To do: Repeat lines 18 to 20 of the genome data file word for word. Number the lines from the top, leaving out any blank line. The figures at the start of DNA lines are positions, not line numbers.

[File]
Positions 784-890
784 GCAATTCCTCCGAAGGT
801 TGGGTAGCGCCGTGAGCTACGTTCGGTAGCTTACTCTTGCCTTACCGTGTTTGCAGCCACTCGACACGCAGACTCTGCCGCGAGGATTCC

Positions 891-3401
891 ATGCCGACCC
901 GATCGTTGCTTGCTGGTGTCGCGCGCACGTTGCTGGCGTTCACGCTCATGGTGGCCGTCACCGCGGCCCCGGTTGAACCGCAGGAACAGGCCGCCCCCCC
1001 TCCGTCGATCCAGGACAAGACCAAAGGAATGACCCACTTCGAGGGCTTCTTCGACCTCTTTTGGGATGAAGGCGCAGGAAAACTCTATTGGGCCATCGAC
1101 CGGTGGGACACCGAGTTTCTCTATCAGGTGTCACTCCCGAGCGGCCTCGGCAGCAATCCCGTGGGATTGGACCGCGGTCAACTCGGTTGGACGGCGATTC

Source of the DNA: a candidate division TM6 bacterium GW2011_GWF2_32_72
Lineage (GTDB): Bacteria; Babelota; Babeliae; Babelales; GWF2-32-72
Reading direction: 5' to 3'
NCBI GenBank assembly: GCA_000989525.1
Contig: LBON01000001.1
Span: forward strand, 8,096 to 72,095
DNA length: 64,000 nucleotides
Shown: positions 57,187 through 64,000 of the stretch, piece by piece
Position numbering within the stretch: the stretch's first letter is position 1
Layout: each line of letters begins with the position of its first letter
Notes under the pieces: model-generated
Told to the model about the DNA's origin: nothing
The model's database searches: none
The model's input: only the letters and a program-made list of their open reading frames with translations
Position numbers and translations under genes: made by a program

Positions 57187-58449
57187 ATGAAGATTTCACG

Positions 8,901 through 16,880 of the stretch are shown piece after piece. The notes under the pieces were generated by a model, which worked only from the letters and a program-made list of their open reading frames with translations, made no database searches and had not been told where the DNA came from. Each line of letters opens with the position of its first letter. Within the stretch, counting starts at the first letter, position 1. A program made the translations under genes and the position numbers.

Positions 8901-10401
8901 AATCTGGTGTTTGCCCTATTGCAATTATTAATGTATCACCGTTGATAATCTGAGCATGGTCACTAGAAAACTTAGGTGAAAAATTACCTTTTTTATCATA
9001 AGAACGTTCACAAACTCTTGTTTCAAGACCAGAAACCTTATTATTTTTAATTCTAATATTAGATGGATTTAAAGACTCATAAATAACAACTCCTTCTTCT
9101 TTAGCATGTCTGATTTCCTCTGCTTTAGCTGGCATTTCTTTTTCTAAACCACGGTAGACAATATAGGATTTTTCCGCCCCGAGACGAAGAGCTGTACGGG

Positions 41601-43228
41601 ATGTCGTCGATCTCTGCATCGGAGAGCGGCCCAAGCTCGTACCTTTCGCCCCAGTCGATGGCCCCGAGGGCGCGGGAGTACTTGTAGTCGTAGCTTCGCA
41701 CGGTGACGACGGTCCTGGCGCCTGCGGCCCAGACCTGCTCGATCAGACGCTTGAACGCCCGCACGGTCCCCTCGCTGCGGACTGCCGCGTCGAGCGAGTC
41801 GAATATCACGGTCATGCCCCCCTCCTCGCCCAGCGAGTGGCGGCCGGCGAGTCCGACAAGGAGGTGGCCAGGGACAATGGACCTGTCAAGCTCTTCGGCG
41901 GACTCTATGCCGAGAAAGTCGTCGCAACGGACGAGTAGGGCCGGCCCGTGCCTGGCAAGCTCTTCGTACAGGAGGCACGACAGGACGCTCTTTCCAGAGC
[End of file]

Layout: each line of letters begins with the position of its first letter
Notes under the pieces: model-generated
Told to the model about the DNA's origin: nothing